Can I Get a Right to Buy Mortgage With Bad Credit?

Local authority tenants (people who have been renting from a local council or housing association) may find that they are actually eligible to purchase the home that they are renting, via the government Right to Buy Scheme.

Typically, you receive a discounted purchase price (this is often acceptable as a form of deposit) which allows you to do this. In order to be eligible, you will have to have been a public sector tenant for at least three years, with the longer you’ve rented having an impact on the amount of discount you receive.

Every applicant has different circumstances though, and what could be a fairly straightforward process for some, can be a different story altogether for others. You may find that although you are eligible, you have bad credit to your name. This can severely impact your ability to obtain a mortgage.

Luckily, for those who would like to know if you can obtain a Right to Buy mortgage with bad credit, the answer is yes, this is possible. Of course personal circumstances and mortgage lenders discretion is always a factor, but with the help of a mortgage broker, you still could have options.

How do I know if I have bad credit?

What defines as bad credit will depend on the mortgage lender that you are dealing with. Some may deem it to be things like missed credit card payments, phone contract payments or loan installments. On the other hand, there are some that will not class these as such and could look past them.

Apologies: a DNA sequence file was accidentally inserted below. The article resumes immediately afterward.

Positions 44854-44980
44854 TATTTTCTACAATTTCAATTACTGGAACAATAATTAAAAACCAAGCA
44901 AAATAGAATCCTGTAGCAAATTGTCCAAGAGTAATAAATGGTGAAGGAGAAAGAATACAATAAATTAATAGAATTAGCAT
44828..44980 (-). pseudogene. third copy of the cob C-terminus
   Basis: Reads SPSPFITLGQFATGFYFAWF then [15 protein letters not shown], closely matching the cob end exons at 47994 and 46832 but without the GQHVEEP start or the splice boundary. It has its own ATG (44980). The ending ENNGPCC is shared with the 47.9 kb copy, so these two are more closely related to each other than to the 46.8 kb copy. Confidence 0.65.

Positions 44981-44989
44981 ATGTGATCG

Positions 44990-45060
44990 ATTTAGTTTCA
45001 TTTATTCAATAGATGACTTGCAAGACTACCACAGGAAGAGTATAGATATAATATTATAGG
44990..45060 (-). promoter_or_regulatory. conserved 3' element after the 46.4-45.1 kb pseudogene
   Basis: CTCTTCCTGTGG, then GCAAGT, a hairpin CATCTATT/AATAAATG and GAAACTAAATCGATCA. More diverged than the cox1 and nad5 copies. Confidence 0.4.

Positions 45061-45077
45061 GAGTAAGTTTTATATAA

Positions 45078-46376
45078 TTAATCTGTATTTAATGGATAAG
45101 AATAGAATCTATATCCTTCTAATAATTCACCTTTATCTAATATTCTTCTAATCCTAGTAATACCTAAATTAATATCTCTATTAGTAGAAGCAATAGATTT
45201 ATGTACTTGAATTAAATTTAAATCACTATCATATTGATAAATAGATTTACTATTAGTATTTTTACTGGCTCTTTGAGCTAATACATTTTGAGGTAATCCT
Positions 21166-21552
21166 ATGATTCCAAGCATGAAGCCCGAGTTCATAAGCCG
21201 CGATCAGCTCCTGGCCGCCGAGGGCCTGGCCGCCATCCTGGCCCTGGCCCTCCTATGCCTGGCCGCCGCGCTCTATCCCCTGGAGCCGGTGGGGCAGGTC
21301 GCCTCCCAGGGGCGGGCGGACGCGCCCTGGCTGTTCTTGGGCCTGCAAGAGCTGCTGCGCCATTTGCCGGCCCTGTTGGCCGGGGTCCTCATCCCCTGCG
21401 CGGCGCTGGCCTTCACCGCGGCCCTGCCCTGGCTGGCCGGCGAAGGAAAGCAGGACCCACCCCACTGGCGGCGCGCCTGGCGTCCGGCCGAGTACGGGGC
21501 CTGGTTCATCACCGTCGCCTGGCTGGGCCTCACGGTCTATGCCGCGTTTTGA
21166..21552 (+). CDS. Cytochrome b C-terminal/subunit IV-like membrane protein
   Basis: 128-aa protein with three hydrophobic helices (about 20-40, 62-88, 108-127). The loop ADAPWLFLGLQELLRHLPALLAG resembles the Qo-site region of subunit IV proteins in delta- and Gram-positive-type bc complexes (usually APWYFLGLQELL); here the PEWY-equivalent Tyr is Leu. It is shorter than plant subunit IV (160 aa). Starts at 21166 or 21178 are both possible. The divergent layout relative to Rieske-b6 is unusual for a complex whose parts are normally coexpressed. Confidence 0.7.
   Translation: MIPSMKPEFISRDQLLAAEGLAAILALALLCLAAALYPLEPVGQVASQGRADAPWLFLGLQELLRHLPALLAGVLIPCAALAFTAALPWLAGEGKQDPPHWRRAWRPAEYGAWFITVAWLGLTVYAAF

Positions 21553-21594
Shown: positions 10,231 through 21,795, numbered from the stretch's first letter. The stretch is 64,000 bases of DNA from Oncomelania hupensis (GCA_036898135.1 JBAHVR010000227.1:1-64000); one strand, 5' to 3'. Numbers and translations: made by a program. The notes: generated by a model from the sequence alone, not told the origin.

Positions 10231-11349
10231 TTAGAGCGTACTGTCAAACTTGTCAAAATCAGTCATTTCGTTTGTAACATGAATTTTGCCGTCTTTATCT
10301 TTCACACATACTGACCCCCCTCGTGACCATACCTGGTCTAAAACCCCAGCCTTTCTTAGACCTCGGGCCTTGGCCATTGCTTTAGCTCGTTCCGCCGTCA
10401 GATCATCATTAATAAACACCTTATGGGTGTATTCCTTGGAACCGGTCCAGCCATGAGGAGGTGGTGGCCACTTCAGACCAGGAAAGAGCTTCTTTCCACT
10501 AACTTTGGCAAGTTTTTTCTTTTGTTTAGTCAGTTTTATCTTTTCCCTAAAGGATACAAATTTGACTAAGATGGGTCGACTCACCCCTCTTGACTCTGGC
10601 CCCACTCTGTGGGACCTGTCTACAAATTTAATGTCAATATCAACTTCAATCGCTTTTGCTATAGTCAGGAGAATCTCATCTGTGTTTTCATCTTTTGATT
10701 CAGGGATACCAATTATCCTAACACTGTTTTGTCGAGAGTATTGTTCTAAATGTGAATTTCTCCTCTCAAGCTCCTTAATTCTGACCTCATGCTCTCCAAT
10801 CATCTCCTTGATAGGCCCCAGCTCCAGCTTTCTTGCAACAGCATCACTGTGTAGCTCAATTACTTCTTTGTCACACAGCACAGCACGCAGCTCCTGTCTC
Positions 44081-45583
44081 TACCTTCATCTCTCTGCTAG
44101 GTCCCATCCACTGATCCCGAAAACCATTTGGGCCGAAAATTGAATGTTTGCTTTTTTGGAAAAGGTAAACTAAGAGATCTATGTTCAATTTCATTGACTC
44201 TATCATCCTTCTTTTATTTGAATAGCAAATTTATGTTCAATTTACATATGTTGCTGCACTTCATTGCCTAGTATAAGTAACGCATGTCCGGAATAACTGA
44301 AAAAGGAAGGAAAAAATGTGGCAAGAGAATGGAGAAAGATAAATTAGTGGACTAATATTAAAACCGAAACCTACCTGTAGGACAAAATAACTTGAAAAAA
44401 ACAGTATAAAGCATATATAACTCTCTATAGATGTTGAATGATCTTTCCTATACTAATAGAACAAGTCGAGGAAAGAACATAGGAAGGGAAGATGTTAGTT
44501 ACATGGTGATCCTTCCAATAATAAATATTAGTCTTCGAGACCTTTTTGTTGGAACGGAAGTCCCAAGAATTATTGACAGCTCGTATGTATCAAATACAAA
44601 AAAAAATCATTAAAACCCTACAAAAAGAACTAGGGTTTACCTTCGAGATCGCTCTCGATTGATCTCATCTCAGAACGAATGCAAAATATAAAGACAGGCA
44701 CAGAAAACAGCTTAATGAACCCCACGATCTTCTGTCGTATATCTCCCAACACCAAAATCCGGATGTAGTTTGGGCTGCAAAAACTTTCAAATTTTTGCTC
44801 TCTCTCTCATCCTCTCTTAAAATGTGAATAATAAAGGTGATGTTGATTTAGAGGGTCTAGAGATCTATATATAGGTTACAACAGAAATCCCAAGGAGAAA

In every situation, however, if you have been through repossession, bankruptcy or had a CCJ (County Court Judgement) tied to your name, you will be classed as having bad credit. In all these situations, poor credit will lead to a decrease on your credit score, with this varying on severity.

The worse the situation you are in, the worse your credit score will likely be. Lower credit scores make it difficult to obtain a mortgage, as whilst there are a variety of specialist and bad credit mortgage lenders out there, some of which we even have on panel, you will be deemed higher risk.

In the eyes of a mortgage lender, there is every chance you will not be able to repay your mortgage payments each month, leading to eventual repossession and a loss of profit to the mortgage lender. Because of this, applicants who are accepted, typically face much higher costs.

What types of bad credit will have an impact on my Right to Buy mortgage?

The easy answer is, all bad credit can have a negative impact on not just a Right to Buy mortgage, but any mortgage you were to apply for. Bad credit impacts everything from first time buyer mortgages to remortgages and everything in-between.

As touched upon above, bankruptcy can be a big one. Typically speaking, if at least 3-6 years have passed since you were discharged from your directorship, you’ll have a much better chance of finding a specialist mortgage lender who is willing to let you borrow.

Debt Management Plans and Individual Voluntary Arrangements (DMPs and IVAs) can also have an impact on this. This is a fairly stricter circumstance than some of the others. If there has been at least 3 years, you have a much higher chance of success, though if not, you are very limited.

Being subject to repossessions can also make getting a Right to Buy mortgage incredibly difficult. There are some mortgage lenders who are willing to let you borrow in these circumstances if it has been a number of years since, though the vast majority will likely reject your application.